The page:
While the exact number varies by study, research consistently shows that less than 30% of learning is applied on the job(1). Put differently, that means that 70% of learning is likely waste or learning scrap(2). Many TD practitioners’ reaction to such data is to design and deliver better training. Unfortunately, that doesn’t solve the problem, because the challenge is to change the training design focus from input of new knowledge to application or learning transfer.
Technique 1: Understand the Minds of Users Applying Learning on the Job
As trainers and instructional designers, we’ve always carefully design training so that participants aren’t under-stimulated or overwhelmed, bored or too challenged, tired through repetition or confused by variation. However, before shifting our focus to learning transfer, we didn’t fully understand how our participants felt, thought and behaved when applying learning on the job.
Over time we realized that the most important thing to improve transfer is to understand what learners do on the job and what’s going on in their minds. They might think to themselves, “Should I try those skills? No, too busy, maybe next time.” Or, “What did I learn in training? Hmm, I don’t remember. Oh well, I’ll do it the regular way.” Or even, “I’d really like to try those techniques from training. But, you know, I’m just not ready yet.” Watching learners in action, talking to them when they’re working and putting yourself in their shoes are all effective ways to get learning transfer started.
Technique 2: Identify common transfer problems
Once you’ve started understanding the problems learners have applying training on the job, you’ll quickly realize that the reason learning doesn’t get transferred into behavior and results is almost never that the learners are lazy or unintelligent. Looking closely, you’ll also see some important patterns. For example:
- When there’s a lot to remember, learners tend to forget
- When they need a lot of practice to master skills, learners won’t improve unless they have opportunities to practice those skills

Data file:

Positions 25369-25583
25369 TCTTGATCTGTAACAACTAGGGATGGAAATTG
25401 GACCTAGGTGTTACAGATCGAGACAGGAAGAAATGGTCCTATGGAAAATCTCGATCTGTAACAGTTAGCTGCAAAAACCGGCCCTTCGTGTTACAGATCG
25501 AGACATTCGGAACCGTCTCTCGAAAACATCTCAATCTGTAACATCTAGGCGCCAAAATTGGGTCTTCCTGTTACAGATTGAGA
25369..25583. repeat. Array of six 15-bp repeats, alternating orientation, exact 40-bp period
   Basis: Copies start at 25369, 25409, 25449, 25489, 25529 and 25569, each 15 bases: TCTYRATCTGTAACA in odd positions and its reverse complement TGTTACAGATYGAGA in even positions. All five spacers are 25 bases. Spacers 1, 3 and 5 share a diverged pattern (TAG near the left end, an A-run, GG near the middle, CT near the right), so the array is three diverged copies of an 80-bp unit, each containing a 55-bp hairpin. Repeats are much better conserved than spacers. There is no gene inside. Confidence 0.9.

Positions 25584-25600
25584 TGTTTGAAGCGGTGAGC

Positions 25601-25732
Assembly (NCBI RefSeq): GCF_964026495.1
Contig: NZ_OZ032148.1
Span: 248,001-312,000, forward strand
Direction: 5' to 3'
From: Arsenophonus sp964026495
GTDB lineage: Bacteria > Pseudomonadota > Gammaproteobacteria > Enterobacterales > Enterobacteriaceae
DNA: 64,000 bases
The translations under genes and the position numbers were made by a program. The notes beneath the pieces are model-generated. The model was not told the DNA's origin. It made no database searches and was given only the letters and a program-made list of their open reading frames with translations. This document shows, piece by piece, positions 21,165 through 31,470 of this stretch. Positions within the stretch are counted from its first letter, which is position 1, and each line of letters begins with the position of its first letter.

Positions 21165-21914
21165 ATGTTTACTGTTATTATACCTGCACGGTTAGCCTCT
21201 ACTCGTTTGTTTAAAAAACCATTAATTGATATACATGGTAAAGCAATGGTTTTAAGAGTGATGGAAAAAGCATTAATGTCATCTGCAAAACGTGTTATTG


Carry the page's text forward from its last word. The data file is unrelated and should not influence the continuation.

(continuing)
- When learners must change their mindset, they’ll often have doubts and second thoughts about whether they can actually do what they learned
Through our decades of experience, we’ve confirmed that different types of training content have predictable learning transfer obstacles. Once you’ve identified the problems you’re likely to face, you can start planning to address them.
Technique 3: Match solutions to transfer problems
After you’ve identified the learning transfer problems that learners face on the job, it’s surprisingly straightforward to design tactics to avoid them. For example:
- If learners forget content, send them a series of spaced reminders
- If learners don’t have frequent opportunities to use the new skills, involve managers to create chances for them to practice
- If learners need practice to attain a higher level of ability, follow up with exercises they can use to build their skills
Fortunately, choosing the right learning transfer solution becomes fairly obvious if you understand the application problem.
In summary, as talent development professionals we must help learners not just develop skills, but also transfer those skills into behavior on the job and get results. In most cases, the learning is successful but the transfer effort needs improvement. These three practical transfer techniques will get you started, and hopefully lead to better results for you and your organization.
- So what is a good transfer of training estimate? A reply to Fitzpatrick. A. M. Saks, York University, January 2002
- How much is scrap learning costing your organization? K. Phillips, ATD, August 2016
The original article was published on the ATD website in support of our session at ATD ICE 2019.